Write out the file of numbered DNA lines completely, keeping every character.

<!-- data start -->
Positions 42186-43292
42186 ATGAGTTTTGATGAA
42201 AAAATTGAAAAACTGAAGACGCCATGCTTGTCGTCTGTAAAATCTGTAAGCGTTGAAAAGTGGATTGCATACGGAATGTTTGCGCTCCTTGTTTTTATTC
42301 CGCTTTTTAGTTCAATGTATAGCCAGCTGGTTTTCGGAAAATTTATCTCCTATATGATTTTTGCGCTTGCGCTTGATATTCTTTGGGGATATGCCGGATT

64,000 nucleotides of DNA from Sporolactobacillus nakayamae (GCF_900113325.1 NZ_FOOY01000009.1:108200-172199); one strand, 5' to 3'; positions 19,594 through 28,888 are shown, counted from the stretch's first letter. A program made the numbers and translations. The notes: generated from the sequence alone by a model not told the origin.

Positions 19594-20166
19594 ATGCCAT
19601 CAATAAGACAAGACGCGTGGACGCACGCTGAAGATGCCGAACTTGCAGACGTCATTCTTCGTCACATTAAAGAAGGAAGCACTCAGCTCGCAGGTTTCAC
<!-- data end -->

Positions 42186-43292
42186 ATGAGTTTTGATGAA
42201 AAAATTGAAAAACTGAAGACGCCATGCTTGTCGTCTGTAAAATCTGTAAGCGTTGAAAAGTGGATTGCATACGGAATGTTTGCGCTCCTTGTTTTTATTC
42301 CGCTTTTTAGTTCAATGTATAGCCAGCTGGTTTTCGGAAAATTTATCTCCTATATGATTTTTGCGCTTGCGCTTGATATTCTTTGGGGATATGCCGGATT

64,000 nucleotides of DNA from Sporolactobacillus nakayamae (GCF_900113325.1 NZ_FOOY01000009.1:108200-172199); one strand, 5' to 3'; positions 19,594 through 28,888 are shown, counted from the stretch's first letter. A program made the numbers and translations. The notes: generated from the sequence alone by a model not told the origin.

Positions 19594-20166
19594 ATGCCAT
19601 CAATAAGACAAGACGCGTGGACGCACGCTGAAGATGCCGAACTTGCAGACGTCATTCTTCGTCACATTAAAGAAGGAAGCACTCAGCTCGCAGGTTTCAC